Boswelia, Gift of Magi

I think the most prominent place where boswelia might be recognized in western culture is actually from the Bible, because boswelia, also known as frankincense, was one of the gifts of the Magi. (1)

For the religious, it was a foreshadowing, as frankincense was used in both ancient Egypt and India in cremation or mummification rituals, and especially for healing wounds. Today it is still used as incense in many traditional religious services, and used as essential oils. But despite any “mystical” applications, modern science has found the Boswellia serrata and its gum resin to provide powerful support to our health.

Here’s 4 Ways Boswellia Might Be Your Ally


In the past decade, science researchers became more curious about this ancient resin, boswellia serrata. And they’ve been amazed to discover it affects the brain, especially those areas that are less understood on the psychosomatic levels, or what they call “ion channels,” which alleviate anxiety and depression. Because of the work and exploration of the Federation of American Societies for Experimental Biology an international team of researchers from Johns Hopkins University and the Hebrew University in Jerusalem, ScienceDaily has even hinted how “an entirely new class of depression and anxiety drugs might be right under our noses.” How cheeky. And that’s just as incense. In 2015, the Cochrane Database of Systematic Reviews published their analysis of boswellia studies displaying that it was effective in reducing physical pain and improved all around function when compared to placebos. And there are many, many studies noting the connection between chronic pain and depression. Boswellia extract acts as a powerful natural aspirin or ibuprofen.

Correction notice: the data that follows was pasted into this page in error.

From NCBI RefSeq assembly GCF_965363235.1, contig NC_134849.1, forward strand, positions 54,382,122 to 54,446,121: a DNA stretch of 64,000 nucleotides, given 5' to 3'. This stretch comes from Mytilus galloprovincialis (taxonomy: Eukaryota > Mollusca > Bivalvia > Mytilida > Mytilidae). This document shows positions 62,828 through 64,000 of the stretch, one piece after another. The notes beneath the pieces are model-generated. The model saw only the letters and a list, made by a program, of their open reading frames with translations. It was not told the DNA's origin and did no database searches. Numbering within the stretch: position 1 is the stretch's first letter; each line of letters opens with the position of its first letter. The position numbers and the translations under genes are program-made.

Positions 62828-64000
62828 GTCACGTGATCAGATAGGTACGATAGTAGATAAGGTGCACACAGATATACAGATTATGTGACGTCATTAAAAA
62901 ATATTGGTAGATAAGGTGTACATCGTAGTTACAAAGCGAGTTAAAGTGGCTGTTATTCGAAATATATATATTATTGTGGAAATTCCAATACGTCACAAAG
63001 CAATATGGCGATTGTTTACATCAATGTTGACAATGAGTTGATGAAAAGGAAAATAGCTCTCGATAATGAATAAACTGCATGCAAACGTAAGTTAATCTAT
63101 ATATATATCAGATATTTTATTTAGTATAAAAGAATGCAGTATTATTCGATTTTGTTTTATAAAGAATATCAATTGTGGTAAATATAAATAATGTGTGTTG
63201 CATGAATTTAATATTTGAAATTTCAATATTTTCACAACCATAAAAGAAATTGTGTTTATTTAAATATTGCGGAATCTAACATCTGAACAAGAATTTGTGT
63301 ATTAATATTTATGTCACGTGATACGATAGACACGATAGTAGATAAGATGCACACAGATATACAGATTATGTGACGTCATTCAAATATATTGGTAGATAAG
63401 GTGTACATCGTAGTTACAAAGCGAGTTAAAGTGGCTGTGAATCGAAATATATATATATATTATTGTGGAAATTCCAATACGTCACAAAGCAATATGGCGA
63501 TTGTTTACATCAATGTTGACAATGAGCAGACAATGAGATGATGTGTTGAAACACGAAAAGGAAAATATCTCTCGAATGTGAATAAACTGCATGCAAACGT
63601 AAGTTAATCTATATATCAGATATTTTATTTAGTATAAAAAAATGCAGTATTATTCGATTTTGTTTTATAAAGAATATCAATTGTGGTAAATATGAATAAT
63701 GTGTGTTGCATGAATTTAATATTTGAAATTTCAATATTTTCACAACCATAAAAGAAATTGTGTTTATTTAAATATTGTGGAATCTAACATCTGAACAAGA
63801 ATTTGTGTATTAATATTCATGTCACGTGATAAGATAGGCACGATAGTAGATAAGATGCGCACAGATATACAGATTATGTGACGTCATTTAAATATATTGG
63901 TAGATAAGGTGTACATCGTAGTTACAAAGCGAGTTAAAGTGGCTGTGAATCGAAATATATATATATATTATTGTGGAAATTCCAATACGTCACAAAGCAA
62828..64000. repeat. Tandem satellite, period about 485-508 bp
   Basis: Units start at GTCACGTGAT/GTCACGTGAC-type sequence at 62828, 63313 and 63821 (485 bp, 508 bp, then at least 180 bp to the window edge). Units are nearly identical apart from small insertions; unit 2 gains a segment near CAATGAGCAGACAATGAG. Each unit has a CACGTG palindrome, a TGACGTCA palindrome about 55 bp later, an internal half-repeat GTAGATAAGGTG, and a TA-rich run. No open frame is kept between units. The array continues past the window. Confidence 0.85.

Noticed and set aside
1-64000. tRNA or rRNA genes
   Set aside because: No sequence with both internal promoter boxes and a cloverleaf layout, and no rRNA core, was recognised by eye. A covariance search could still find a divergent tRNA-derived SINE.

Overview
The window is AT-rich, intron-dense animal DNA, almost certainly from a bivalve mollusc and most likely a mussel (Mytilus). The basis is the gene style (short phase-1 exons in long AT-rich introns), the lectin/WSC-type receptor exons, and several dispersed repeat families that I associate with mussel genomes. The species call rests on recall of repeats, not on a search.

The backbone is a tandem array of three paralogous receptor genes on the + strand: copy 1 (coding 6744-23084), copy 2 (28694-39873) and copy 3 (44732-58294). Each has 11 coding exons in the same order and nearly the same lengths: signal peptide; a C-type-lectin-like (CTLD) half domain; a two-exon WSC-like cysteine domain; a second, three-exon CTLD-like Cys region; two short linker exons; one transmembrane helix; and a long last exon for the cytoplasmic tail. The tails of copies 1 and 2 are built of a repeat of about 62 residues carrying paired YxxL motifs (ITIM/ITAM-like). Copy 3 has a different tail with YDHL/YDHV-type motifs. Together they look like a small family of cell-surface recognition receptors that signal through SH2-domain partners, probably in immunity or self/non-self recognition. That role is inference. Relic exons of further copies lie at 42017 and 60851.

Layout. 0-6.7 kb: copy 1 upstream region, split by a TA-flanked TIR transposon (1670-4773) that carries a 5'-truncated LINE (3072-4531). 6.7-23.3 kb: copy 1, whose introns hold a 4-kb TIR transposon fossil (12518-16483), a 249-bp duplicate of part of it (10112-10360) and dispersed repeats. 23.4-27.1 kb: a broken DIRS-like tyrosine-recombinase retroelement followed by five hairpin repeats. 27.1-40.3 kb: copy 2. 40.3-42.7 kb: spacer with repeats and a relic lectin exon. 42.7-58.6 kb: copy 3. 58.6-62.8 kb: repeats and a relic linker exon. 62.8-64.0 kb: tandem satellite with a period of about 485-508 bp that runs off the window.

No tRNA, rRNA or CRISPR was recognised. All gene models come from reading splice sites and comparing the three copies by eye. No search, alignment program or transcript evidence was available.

In 2006, scientists took 40 subjects (male and female) between the ages of 18 – 75 years, and treated them with a preparation of boswellia gum resin for 6 weeks. Post treatment, 70% showed improvement made evident by a disappearance of physical symptoms, including: dyspnoea, rhonchi, and number of attacks…

Did you read that? A disappearance of physical symptomology! Amazing. They said there was a definite positive outcome to the use of of gum resin in treating of bronchial asthma.


So many of the key issues with most thyroid issues are obviously metabolic, and in autoimmune cases, the destruction of the gland becomes worrying. What’s wonderful about the way the resin works in the system is in its natural acids, which increase the blood flow and prevents the breakdown of connective tissue. Boswellia also assists in weight reduction by gently stimulating the thyroid, leading to increased thyroid efficiency, and thereby ups the amount of calories burned.


Frankincense oil appears to be intelligent: it can distinguish cancerous from non-cancerous cells and suppresses cancer-cell viability. It is thereby seen to be antiproliferation, and pro-apoptosis (cell death) in leukemia, and displays antitumor activity. Further, the by-product fluids associated with cancer is nasty stuff, and their build-up in the body is always associated with particular inflammatory chemicals, but boswellia inhibits the production of these chemicals! In one study, 25 patients were administered an extract of boswellia for a single week and then the tumors were surgically removed. “About half the patients had such significant regressions that the tumors had all but disappeared.” WOW! 

Caution: Boswellia can sometimes cause nausea, diarrhea, bloating, (2) acid reflux, (3) heartburn, and in some cases, allergic reactions. It stimulates blood flow, and this may affect the circulation in the uterus, therefore, if you are pregnant or nursing, (4you shouldn’t take boswellia. Do not use boswellia if you’re using of P-Glycoprotein (P-Gp) drug substrates, as Boswellia may affect their absorption and proper metabolism. Also, if are under prescription for anticoagulant and/or antiplatelet drugs, boswellia is not for you: it may increase risk of bleeding when used with these drugs.



  1. one of the gifts of the Magi
  2. bloating
  3. acid reflux
  4. nursing